President Trump's scramble to postpone the inevitable by desecrating democracy failed for good Monday afternoon.
The General Services Administration formally ascertained that President-elect Joe Biden is the "apparent winner" of the Nov. 3 election, allowing the government's essential role in the peaceful transfer of power to begin after a delay of nearly three weeks. The agency's head, Trump appointee Emily Murphy, told Biden of the decision right after Trump's effort to subvert the vote failed in Michigan.
The state's normally obscure Board of State Canvassers voted 3-0, with one of the two Republicans abstaining, to formalize election results showing Biden carried the state by 154,000 votes. The action was a devastating setback for Trump's already almost-impossible effort to reverse his re-election loss. It left unblemished, as a tangibly comprehensive failure, the the president's campaign to poison the nation's confidence in the election.
More than 30 lawsuits, in six of the states he lost, have not produced a single piece of evidence of election fraud that a judge has been willing to accept — most recently Trump lawyer Rudy Giuliani's baseless effort to get the results in Pennsylvania tossed out, which a federal judge dismissed in scathing terms Saturday night.
"This cannot justify the disenfranchisement of a single voter, let alone all the voters of its sixth most populated state," Judge Matthew Brann, a Republican, wrote. "Our people, laws, and institutions demand more."
If anything, the litigation ironically ends up supporting the exact opposite argument Trump is making: The election was not marred by any serious irregularities.
To be sure, the president's steady stream of Twitter disinformation has persuaded a significant share of the electorate — almost all of them his Republican base — that widespread fraud has made the results not credible. And the GOP leadership in Congress and most state governments has enabled though its collective silence this unprecedented presidential campaign to sully the foundation of the American republic
The margin of Biden's victory is 2.8 percentage points in Michigan. But The Republican National Committee and the state GOP wanted the canvassing board to postpone a lockdown of the result for two weeks to allow for an inquiry into alleged problems in Detroit. (The state Democratic Party concedes there are irregularities in a few precincts, but they involve no more than 450 votes.)
The consensus view of the state's election law was that, since Wayne County (which includes Detroit) and all the other 82 counties have certified their results, the state board had no discretion but to sign off on the totals. If the board had declined to do that right away, the Michigan Supreme Court would presumably have ordered it to do so as soon as it was asked to intervene.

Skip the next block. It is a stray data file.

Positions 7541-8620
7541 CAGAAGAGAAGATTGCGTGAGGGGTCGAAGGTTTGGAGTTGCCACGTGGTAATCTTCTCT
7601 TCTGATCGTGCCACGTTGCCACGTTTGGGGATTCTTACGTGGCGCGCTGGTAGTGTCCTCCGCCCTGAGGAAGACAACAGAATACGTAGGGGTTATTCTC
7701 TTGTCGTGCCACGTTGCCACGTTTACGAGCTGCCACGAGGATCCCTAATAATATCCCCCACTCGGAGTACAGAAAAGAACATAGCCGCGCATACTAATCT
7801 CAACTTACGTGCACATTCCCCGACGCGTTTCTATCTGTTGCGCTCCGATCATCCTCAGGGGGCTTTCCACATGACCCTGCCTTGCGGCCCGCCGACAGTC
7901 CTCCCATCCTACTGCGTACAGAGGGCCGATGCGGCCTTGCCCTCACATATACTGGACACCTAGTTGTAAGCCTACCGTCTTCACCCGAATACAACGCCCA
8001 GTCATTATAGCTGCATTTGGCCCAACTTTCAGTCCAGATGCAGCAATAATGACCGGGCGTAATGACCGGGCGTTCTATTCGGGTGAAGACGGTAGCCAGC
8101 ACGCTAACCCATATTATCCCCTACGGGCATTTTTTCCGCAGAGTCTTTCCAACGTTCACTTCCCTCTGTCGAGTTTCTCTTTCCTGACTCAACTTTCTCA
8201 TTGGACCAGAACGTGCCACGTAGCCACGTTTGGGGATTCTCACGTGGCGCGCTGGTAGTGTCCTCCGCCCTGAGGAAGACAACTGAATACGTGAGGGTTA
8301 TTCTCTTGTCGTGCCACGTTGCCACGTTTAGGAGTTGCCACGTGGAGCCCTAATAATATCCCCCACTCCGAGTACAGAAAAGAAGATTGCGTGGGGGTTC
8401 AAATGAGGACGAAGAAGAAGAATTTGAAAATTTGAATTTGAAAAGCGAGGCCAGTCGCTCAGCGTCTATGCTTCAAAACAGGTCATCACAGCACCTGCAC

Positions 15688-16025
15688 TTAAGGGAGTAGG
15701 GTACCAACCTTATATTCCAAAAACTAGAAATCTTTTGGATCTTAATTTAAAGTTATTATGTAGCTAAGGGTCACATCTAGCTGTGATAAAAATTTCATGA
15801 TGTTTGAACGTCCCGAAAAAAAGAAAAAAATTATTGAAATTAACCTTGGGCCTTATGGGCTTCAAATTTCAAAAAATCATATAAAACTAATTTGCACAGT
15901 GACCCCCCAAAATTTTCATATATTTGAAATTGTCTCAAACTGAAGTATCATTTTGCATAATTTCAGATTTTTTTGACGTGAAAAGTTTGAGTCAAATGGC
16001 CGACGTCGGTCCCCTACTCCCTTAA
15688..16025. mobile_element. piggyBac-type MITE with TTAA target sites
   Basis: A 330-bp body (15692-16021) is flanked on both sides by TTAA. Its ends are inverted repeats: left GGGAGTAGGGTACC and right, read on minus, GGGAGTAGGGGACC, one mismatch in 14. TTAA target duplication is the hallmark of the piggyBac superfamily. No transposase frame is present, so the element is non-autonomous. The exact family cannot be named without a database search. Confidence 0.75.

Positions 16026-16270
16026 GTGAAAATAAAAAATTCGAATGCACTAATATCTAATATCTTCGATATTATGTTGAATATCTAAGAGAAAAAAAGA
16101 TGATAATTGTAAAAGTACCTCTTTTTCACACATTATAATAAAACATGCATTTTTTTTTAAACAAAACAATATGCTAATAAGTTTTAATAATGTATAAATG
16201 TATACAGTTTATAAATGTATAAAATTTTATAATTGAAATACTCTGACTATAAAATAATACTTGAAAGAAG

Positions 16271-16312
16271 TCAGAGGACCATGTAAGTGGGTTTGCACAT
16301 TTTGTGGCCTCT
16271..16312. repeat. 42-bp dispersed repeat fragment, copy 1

Any suspense was ended when one GOP member, Aaron Van Langevelde, opened the meeting by saying "we've got a duty to do this" and certify the count — but only after hundreds of public comments were heard first.
Any other decision would have marked one of the president's few victories in the three weeks since Election Day — and fomented new talk about a constitutional crisis. But it's still highly likely such an impasse would have been short-lived. A standoff, had it lasted long enough, would theoretically have put the fate of the state's 16 electoral votes in the hands of the GOP-controlled Legislature. Its two top leaders were summoned to the White House on Friday, and later spent the night at the Trump International Hotel, but after meeting the president they said they know of now reason why the outcome in their stature should not be Biden winning.
Even under the extraordinarily unlikely scenario in which Michigan's electoral votes were put in limbo or even handed to Trump, Biden would still have 290, or 20 more than he needs.
And any Trump effort to throw into chaos more states that Biden won narrowly would have few options. Democratic Secretary of State Kathy Boockvar is set to certify the results as soon as Monday afternoon in Pennsylvania: Biden secured its 20 electoral votes by a margin of 81,000 popular votes. Nevada plans to do so Tuesday: Biden won its 6 electoral votes by more than 33,000. Arizona and Wisconsin are on course to certify their results next week.
By law, presidential results certified by Dec. 8 are immune from additional challenges — and many senior Republicans have signaled they are willing to wait until then before declaring the election is over and Biden won.
GOP Sen. Pat Toomey of Pennsylvania did so Saturday night, after Trump's lawsuit was dismissed. "To ensure that he is remembered for these outstanding accomplishments, and to help unify our country, President Trump should accept the outcome of the election and facilitate the presidential transition process," he said.
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